Don't mix up our class system with that in England. It's completely different and and over there it's completely different than how it was in the 60s. In the States it's easy to find someone with a college degree and still work in a factory.


Here's a clipping of us from Skinhead Times.

 

post #24223 of 25193
Quote:
Originally Posted by Sean Carlson View Post

Welcome!

Are you in the States? The only reason why I ask this is because we have a pigeon hole vision of the subculture. We think that it's all about bovver and dressing in the style of 1969, looking hard, Oi! (Originals, please excuse this term here), and reggae.

This is actually very far of the target and especially "trad skin mentality." I was an original California Trojan (trad) skin in California in the 80s part of the Santa Cruz Centurians, Dover Arms Firm, and Boots N Booze Crew (in fact these names were for the same group). Our mentality was working for the weekend, the style, and music. Occasionally we had fights especially with the "Oi!" skins and or boneheads as they had no idea what we were or thought we were mods. We were constantly called "fashion skins."

We didn't care about politics but if you were extreme on either side and or racist there would be issues. We didn't go out and hunt down nazis but we would deal with them if needed. It wasn't our main focus. We all loved the music and style and gravitated to it.


I've been doing a lot of research as of late as I still love the original era but my interest has been focused on 67-69. It's completely different than what us Yanks think. The dress is smarter and dapper, the music is better (soul and reggae, though, I do like early 70s junk glam too). Once you get into 69 you have a change in the attitude and as far as I can find in regards to the media there is nothing in the papers about skinhead, peanut, or trotter violence before late 69.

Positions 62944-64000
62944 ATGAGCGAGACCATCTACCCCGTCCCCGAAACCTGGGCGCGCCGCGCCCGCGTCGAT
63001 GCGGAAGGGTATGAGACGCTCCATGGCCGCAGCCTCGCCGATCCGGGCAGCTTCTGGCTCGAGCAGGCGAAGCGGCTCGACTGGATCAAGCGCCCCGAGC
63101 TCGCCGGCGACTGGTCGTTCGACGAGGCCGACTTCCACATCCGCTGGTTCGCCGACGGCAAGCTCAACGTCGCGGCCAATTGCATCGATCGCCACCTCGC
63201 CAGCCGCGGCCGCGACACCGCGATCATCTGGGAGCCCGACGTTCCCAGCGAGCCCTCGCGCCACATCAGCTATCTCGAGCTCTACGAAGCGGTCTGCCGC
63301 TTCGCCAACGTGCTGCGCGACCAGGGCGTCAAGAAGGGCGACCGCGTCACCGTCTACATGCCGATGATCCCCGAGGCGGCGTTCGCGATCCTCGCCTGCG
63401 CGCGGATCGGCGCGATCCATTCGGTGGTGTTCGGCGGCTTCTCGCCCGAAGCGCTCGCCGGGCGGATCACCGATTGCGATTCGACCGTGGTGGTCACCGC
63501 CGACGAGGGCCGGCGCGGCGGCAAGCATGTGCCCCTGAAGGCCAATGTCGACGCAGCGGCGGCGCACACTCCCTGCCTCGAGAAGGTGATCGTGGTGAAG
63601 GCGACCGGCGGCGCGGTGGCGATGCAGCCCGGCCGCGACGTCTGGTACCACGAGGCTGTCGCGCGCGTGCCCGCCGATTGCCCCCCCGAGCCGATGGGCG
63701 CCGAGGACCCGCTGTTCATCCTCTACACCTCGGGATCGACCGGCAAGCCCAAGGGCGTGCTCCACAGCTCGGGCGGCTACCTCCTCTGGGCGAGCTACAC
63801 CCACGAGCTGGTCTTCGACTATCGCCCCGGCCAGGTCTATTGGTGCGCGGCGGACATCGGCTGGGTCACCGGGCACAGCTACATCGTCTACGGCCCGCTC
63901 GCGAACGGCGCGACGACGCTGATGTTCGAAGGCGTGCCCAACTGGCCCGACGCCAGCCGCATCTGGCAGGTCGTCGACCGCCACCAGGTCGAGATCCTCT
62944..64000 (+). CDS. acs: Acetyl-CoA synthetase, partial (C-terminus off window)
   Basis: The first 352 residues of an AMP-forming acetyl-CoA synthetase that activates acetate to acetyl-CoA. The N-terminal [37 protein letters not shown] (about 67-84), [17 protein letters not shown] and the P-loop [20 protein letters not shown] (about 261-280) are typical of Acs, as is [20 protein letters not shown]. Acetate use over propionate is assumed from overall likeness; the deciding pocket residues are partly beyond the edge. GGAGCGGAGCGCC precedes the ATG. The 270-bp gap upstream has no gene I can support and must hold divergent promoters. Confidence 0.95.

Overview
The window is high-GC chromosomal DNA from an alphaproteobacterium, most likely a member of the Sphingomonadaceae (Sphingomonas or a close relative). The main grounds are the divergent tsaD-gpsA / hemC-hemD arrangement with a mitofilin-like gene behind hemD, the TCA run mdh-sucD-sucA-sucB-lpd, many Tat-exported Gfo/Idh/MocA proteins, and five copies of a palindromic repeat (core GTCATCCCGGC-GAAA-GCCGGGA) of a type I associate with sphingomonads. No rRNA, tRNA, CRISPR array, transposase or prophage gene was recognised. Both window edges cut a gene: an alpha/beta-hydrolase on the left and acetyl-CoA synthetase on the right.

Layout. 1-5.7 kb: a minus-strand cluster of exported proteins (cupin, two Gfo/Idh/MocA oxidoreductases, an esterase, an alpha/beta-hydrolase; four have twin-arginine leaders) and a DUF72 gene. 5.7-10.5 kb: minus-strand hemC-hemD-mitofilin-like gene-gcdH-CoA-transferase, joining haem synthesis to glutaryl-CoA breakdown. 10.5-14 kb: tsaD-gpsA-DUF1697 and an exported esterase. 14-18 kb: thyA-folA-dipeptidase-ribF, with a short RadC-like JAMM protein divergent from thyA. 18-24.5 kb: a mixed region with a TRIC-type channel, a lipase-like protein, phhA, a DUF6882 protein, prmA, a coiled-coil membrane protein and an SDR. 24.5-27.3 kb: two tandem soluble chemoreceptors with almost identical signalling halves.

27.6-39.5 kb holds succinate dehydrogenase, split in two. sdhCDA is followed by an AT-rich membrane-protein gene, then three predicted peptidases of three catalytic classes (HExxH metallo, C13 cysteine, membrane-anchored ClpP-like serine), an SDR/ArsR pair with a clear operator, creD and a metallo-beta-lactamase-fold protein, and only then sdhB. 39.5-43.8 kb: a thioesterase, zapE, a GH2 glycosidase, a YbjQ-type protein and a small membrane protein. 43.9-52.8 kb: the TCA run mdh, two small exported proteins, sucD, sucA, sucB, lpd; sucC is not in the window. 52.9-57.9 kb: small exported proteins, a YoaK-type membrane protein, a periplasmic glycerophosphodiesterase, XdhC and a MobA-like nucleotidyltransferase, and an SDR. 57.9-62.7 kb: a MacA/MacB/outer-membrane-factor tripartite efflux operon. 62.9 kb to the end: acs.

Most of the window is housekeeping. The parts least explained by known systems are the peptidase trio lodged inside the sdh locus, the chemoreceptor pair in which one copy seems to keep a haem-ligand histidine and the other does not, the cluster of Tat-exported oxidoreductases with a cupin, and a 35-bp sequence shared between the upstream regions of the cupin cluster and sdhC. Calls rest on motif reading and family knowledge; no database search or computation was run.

Talking to a handful of originals here and on FB the general notion of this period was to have fun, style, and music. That's it. An Ivy League style from John Simons' two shops the Squire Shop and the Ivy Shop with a neat combed over cut.


In regards to your future, there's nothing wrong with that. I have a BS in computers and Phil Templar from the band is a doctor. The whole grrr working class image is left over from the early Oi! stuff in the 80s - in my opinion - and that era has no bearing on the original era. Certainly a lot in the north worked in factories, the pits, etc. but I'm sure there are a lot of originals here that have professional careers.


Don't mix up our class system with that in England. It's completely different and and over there it's completely different than how it was in the 60s. In the States it's easy to find someone with a college degree and still work in a factory.


Here's a clipping of us from Skinhead Times.


Actually I'm from Budapest, Hungary. Here the scene is quite violent and "simple". Plus sometimes it is hard to tell about someone if he/she is a bonehead or just a punk-like oi skin
post #24224 of 25193
Quote:
Originally Posted by bobekoma View Post


Actually I'm from Budapest, Hungary. Here the scene is quite violent and "simple". Plus sometimes it is hard to tell about someone if he/she is a bonehead or just a punk-like oi skin

 

Then if you have like minded friends who like the style and music, perhaps, influence a pre-69 look. Here's a great example of the style in 68. Imagine mid 60s American Ivy league and you have a smart, dapper, and proper look.

 

This is from a California school year book in 66. Notice desert boots, etc.

 

post #24225 of 25193
Quote:
Originally Posted by bobekoma View Post


what do you mean by that?
Most people who (think they) know what a skinhead is will either view you with suspicion or outright hostility. There are many factions of skinheads and many do not get along. To be very honest with you, it can be a violent subculture and if you find yourself surrounded by skinheads who do not know you (at a show or dance night for instance) you could be pulled up. If you don't answer the right questions you can certainly earn yourself a hiding. If you don't like to fight or won't stand up for yourself it might not be the scene for you.